Created: Friday, 20 December 2013
General Assembly Special Meeting dedicated to the life and memory of
His Excellency Nelson Mandela
19th December 2013
Today we gather to honour the extraordinary life of an exceptional man. We normally sing praises of those who spend years in power and achieve great things, build large edifices, win wars. Nelson Mandela, on the contrary, spent almost three decades isolated in a brutal prison and only five short years in power. It is the inspiration and the hope that he provided to his oppressed people during those dark days incarcerated in Roben Island and the leadership and the gentle message of magnanimous reconciliation that he conveyed to all, the oppressor and the oppressed, in the short time he wielded power that has made him so different.
As a schoolboy in distant Sri Lanka, I grew up impressed by the defiance demonstrated by Mandela and outraged by his imprisonment. I was proud of our Prime Minister at the time, Mrs Sirimao Bandaranayaka, who was vocal in the efforts to suspend apartheid South Africa from the Commonwealth of Nations despite the threat of losing the lucrative market for our tea exports to that country. We were always part of the UN General Assembly efforts to end the abomination of apartheid and stood firmly behind the world body as the South African delegation was expelled in 1976. As resistance to the increasingly brutal apartheid regime intensified, I felt for the thousands of young men and women gunned down, savaged by police dogs and water cannoned by the police, especially during the Soweto uprising. Their defiance and resistance inspired by a group of men, along with Nelson Mandela, imprisoned in windswept Roben Island.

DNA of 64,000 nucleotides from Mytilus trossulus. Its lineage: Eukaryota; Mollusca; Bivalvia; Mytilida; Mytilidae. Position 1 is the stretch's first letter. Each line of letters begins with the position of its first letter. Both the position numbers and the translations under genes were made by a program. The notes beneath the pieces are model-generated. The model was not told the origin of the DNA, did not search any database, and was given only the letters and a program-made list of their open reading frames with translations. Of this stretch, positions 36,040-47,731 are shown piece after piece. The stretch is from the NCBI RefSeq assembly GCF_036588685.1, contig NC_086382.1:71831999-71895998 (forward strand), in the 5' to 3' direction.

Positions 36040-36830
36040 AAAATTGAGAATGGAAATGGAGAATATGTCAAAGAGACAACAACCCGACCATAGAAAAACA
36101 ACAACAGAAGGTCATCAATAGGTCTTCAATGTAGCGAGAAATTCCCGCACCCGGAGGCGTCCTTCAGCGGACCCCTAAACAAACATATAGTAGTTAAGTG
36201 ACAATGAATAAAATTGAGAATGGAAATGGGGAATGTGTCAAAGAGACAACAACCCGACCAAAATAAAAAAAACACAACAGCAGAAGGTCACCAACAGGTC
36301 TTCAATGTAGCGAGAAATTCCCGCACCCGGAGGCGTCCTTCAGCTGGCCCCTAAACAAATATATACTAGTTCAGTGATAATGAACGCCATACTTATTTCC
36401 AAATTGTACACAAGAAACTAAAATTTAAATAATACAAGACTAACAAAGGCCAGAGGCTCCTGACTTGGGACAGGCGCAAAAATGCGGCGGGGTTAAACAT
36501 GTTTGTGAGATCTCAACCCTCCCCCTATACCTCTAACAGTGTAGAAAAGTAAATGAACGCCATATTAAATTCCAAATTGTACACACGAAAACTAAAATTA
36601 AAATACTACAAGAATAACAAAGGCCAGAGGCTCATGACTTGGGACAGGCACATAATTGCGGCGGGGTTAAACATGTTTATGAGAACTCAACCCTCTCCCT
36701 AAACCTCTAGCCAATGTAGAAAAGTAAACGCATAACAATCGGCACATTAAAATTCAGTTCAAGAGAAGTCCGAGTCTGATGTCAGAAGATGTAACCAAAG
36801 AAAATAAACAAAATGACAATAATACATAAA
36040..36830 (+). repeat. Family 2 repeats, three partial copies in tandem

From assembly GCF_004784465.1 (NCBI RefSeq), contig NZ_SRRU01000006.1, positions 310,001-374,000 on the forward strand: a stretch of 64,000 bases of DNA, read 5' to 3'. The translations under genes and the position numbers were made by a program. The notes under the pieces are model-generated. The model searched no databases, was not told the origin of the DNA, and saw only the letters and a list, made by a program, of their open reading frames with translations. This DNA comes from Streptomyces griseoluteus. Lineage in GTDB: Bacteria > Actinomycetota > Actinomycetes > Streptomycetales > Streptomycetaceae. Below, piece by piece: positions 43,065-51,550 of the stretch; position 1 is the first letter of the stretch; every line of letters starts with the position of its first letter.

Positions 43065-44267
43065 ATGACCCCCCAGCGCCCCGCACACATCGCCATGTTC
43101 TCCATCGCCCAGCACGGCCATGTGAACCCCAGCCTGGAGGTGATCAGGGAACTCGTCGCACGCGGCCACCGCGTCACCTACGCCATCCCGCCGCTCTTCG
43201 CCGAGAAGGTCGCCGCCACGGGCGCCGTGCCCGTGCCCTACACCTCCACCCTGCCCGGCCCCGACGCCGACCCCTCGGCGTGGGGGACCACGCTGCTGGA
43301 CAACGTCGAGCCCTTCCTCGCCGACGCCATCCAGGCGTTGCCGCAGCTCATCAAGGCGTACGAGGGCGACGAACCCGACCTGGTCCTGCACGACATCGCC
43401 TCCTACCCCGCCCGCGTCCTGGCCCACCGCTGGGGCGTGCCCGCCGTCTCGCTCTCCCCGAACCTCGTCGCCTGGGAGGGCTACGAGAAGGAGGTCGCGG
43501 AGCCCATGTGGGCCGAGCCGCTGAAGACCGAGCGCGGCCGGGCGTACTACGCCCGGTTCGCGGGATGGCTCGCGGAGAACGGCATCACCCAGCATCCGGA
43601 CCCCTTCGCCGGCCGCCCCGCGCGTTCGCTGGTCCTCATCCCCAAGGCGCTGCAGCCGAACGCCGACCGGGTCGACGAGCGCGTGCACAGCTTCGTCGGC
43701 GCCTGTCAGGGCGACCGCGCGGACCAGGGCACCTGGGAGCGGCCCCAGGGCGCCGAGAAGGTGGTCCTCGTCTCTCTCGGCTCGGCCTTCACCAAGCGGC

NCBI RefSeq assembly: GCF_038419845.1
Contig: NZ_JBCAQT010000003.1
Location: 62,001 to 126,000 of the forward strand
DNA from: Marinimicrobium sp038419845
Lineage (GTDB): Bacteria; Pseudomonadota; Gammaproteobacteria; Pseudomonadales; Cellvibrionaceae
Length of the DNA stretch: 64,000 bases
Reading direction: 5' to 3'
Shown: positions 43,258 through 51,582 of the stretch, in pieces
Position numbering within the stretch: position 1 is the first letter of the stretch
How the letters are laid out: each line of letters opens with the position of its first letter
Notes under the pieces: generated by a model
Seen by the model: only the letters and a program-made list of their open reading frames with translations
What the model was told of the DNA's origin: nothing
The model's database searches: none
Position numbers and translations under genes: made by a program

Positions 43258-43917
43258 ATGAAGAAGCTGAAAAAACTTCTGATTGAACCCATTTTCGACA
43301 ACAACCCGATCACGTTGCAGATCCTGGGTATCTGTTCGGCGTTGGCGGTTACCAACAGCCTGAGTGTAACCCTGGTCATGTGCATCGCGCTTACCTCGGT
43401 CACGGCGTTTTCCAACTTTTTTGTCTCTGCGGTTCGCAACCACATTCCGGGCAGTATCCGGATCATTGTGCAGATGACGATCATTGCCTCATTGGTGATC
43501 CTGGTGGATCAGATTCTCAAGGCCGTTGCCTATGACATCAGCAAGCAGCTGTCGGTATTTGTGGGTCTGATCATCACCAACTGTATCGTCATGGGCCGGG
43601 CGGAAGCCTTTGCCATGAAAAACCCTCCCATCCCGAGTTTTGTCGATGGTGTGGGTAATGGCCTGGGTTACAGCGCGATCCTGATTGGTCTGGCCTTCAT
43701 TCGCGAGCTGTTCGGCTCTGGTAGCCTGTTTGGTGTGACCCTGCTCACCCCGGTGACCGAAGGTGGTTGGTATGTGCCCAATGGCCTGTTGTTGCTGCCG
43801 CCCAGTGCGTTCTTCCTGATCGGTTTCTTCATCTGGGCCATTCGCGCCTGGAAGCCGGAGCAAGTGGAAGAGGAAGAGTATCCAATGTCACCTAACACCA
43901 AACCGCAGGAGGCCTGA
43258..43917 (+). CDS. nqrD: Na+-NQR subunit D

In power, after his release from prison, Nelson Mandela inspired humanity by his remarkable lack of an urge for vengeance which many other victors have so readily demonstrated. He converted the oppressor to a ready collaborator and the those who collaborated with the oppressor in to reluctant partners. He was indeed a rare human being. To be able to so readily forgive and not seek vengeance for the endless humiliations that he personally suffered and the brutality and deprivation that his people were subjected to, for so long, exemplified the best in human nature. Nelson Mandela contained the burning urge of his people to seek to redress the injustices that they had suffered from centuries of colonialism and apartheid. He was an inspiration to Africa and to the rest of humanity. A hero from a mould that he himself created.
Sri Lanka observed two days of national mourning on the passing of this great son of Africa. My President, H.E. Mahinda Rajapaksa, attended the funeral ceremonies in South Africa.
We are fortunate indeed to have lived at a time that Nelson Mandela walked this earth.
I thank you.